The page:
> filter drivers are not compatible with each other, and all firewalls use

> them).

>

> Best regards,

>

> Arthur Wilkinson

> Customer Support

...........................................

 

I'll respond to him (adding a link to this thread):

 

"That looks somewhat similar to OA's Firewall Status panel. But I miss those green mountains...   :) 

It looks like I can still enjoy OA for a year. So I realized I need not worry now what will happen after that. But I'll keep your suggestion in mind.

 

Thank you much for your kind help."

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Hi Lode

 

I don't know if you know it, but I had OA firewall on my computer when it was just proto type code.  I was with OA until it came to Emsisoft.  I fought the transition tooth and nail, and hated loosing my traffic LED.  But then I tried EIS to consider testing it.  Now I would never turn back if I could.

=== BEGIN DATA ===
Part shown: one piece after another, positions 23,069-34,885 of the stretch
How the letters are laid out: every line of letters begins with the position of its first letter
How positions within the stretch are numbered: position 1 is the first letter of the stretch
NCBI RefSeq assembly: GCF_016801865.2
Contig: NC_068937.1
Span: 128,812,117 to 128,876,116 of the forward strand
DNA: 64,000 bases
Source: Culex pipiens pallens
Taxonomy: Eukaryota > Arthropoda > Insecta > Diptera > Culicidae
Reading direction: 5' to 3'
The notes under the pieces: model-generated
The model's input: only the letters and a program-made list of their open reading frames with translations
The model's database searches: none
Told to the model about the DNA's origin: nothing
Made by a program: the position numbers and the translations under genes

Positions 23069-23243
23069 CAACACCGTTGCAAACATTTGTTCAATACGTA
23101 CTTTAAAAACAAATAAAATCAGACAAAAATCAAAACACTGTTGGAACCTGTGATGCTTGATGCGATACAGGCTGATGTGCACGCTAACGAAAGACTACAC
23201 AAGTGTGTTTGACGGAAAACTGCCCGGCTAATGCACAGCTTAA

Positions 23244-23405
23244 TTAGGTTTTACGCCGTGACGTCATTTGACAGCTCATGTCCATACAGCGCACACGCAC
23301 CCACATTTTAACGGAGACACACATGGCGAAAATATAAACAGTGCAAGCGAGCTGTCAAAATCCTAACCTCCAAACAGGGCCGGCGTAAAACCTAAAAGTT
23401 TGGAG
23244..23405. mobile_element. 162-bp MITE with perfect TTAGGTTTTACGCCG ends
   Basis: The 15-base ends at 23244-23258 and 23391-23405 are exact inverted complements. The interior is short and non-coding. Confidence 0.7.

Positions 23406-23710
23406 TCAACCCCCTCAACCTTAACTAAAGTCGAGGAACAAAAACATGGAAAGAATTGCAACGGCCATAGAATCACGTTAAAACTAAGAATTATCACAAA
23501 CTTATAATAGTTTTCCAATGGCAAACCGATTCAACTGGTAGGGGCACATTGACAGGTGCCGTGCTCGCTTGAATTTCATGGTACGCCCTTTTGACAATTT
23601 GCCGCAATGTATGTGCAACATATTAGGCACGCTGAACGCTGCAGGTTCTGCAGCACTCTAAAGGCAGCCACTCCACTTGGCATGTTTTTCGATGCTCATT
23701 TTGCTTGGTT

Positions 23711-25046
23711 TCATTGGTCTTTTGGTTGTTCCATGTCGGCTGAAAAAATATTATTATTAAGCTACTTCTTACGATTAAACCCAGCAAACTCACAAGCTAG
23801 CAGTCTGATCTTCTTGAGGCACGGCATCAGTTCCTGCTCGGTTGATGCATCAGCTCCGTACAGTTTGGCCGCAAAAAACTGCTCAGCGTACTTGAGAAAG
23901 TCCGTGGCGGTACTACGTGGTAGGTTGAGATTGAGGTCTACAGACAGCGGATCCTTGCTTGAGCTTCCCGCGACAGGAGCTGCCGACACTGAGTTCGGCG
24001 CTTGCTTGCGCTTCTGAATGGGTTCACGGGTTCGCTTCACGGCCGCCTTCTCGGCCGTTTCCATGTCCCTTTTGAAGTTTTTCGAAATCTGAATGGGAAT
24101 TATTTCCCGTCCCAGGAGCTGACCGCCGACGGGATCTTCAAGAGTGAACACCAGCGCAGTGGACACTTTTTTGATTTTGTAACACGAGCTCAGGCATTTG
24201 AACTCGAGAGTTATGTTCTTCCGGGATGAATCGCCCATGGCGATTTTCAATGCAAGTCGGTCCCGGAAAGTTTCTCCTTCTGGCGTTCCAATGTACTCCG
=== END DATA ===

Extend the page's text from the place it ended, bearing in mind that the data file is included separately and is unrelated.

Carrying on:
You might one or two little things missing in EIS, but I can tell  you without doubt, EIS is a much better product in terns of the level of protection.  It really is the best.

 

Pete

I began using OA in 2005 on Windows xp. Mathousec was raving over it then. On the original OA forum I had asked the developer (Aussie Mike?) if he could make the Firewall Status icon automatically appear on my tray after reboots. He said it was a Windows quirk, and that he rather spend all his time keeping OA's protection functioning fine by working on the malware definitions. I couldn't blame him.

 

So even now 10 years later -having done it on Windows xp and then on 7- I still make that little green square appear on my tray manually after every reboot on Windows 8.1...  just a touchpad tap (on the tray) "Show hidden icons" > "Customize" > (scroll down) > "Show Icon and notifications" > "OK."             :D